16 sea-level was several metres higher than today (see e.g. Murray Wallace and Belperio, 1991). As explained in more detail in Section 3, tide-gauge measurements indicate that global sea-level has been rising at a rate of about 1.8 mm/y for the last 100 years, 2 whereas the shorter satellite record suggests a rise of more than 3 mm/y. However, a recent reanalysis of the satellite data, alongside the possible contributions from recent warming and ice-melt estimates, has given a rise of 1.3±0.9 mm/y for , which is more consistent with the tide-gauge measurements (Leuliette, 2012). Around the world, significant regional variations occur in the rate and direction of sea-level change; while some regions of the world s oceans are today rising faster than hitherto, in other regions sea-level fall is occurring. In part this is due to variations in the rate of warming and salinity changes between different regions, and proximity to discharges of meltwater. Mostly it reflects the influence of major ocean circulation systems that redistribute heat and mass through the oceans. The upshot of these processes is that at any location around or within the oceans, the observed sea-level behaviour can differ significantly from the smoothed global average. Furthermore, when attempts are made to estimate global sea-level from studies at specific locations, it is found to constantly vary through time. For example a recent study in the Kattegat Sea estimates that, after correction for local tectonic and other effects, rates of eustatic sea-level change since 5,000 years ago have varied through time by between 3.1 mm/y and +3.7 mm/y (Hansen, 2014). Conclusion Because they represent a worldwide average, neither the tide-gauge nor the satellite estimates of global sea-level have any useful application per se to coastal management in specific locations. Local sea-level change Local relative sea-level is measured at specific coastal locations. The measurements are therefore affected by the local movement up or down of the land as well as by the notional global sea-level. Local sea-level change therefore occurs at greatly different rates and directions at different locations (Figure 1). In some locations the land is rising: for example, places that were depressed under the weight of the ice caps 20,000 years ago started to rise again as the ice melted. 3 In consequence, in Scandinavia for example, the land is rising at rates of up to 9 mm/year, and local relative sea-level is therefore now falling through time despite the concurrent slow long-term rise in global sea-level. 2 Credible estimates of this value range between about 1.0 and 2.0 mm/y. For the purposes of this paper we have accepted the estimate in the IPCC s Third Assessment Report (2001), which is that 20th century sea-level rise occurred at a rate of 1.8 mm/y, partitioned as 0.4 mm/y for thermal expansion, 0.7 mm/y for ice melt and 0.7 mm/y for dynamic oceanographic factors. 3 The process is called isostasy, and is caused by slow adjustment flowage at depth in response to the addition or removal of loads at the Earth s surface. The compensating flows occur in a hot, semi-plastic layer of the mantle (the athenosphere) at depths of km, just below Earth s rigid outer shell (lithosphere). 12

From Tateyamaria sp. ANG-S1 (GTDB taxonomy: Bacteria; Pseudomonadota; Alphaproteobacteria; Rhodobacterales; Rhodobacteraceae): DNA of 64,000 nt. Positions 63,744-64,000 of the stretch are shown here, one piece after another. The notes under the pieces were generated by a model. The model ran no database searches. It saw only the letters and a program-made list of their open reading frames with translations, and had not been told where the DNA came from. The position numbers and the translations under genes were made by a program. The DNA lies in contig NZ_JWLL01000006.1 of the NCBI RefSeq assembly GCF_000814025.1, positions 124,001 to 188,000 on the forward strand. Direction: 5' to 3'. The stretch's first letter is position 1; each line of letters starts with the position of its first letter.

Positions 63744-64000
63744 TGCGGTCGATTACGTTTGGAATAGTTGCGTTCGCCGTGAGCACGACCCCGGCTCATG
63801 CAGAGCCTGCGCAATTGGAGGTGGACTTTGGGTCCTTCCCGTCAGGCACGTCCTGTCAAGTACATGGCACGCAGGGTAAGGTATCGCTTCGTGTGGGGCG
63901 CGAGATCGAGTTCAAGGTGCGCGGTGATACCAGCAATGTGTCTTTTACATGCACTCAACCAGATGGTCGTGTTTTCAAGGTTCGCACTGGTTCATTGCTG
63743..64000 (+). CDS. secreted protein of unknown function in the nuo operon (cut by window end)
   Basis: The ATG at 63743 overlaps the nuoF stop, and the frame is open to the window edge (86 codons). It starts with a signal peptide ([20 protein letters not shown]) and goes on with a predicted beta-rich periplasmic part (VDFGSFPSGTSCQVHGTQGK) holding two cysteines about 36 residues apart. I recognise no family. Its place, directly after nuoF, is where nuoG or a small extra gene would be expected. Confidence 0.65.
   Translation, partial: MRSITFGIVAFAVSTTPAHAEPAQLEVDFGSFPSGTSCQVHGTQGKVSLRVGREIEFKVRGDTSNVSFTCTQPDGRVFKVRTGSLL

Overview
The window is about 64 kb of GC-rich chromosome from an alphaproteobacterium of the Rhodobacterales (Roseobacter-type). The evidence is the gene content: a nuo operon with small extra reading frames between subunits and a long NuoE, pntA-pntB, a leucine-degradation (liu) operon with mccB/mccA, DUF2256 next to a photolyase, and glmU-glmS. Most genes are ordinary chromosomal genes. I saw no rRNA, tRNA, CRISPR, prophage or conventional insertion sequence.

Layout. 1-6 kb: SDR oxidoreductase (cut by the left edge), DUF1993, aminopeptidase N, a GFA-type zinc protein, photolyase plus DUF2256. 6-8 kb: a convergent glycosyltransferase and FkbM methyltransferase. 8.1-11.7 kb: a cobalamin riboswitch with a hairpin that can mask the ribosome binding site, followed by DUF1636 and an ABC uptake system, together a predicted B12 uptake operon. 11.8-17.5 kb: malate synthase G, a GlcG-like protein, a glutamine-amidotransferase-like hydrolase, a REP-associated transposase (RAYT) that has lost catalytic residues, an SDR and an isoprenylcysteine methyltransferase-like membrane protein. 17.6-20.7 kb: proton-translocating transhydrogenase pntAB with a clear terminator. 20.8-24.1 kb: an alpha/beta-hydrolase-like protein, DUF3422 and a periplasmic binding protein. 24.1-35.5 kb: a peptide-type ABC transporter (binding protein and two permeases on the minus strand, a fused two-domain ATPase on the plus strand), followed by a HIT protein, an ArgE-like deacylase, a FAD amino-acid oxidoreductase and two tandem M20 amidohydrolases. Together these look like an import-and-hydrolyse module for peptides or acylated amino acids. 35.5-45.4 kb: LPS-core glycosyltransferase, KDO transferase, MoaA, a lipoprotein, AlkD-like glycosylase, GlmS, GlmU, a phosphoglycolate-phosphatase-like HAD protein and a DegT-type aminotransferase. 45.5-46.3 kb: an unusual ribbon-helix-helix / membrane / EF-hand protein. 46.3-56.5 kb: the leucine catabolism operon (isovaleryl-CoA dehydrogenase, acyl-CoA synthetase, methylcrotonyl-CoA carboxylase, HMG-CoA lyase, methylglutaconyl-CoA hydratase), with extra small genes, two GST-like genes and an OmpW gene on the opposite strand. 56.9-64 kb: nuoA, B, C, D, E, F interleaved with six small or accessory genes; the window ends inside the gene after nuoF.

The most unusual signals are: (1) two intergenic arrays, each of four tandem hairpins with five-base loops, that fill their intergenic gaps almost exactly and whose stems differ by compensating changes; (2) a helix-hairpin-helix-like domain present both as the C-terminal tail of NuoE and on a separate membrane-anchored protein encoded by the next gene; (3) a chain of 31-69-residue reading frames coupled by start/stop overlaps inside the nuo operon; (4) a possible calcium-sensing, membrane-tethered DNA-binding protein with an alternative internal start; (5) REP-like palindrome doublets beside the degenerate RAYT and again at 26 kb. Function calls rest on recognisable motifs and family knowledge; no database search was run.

17 Sea-level Change Figure 1: Local relative sea-level curves for the last 6000 years, modelled to include hydro-isostatic and glacio-isostatic effects combined with an idealised eustatic curve (after Clark and Lingle, 1979). Note the widely varying patterns of sea-level change at different places around the world, caused by deep-seated plastic flow in response to changing surface loads of ice and water. Conversely, at locations distant from polar ice caps, such as Australia, no such glacial rebound is occurring, which results in local sea-level change in many places being similar to the global average rate of rise. Therefore, at many but not all locations around the Australian coast, sea-level has risen over the last century at rates between about 1 and 2 mm/y, with an absolute range between 6.9 mm/y and +4.3 mm/y. Conclusion Local relative sea-level change is what counts for purposes of coastal planning, and this is highly variable worldwide depending upon the differing rates at which the land is uplifting or subsiding. 13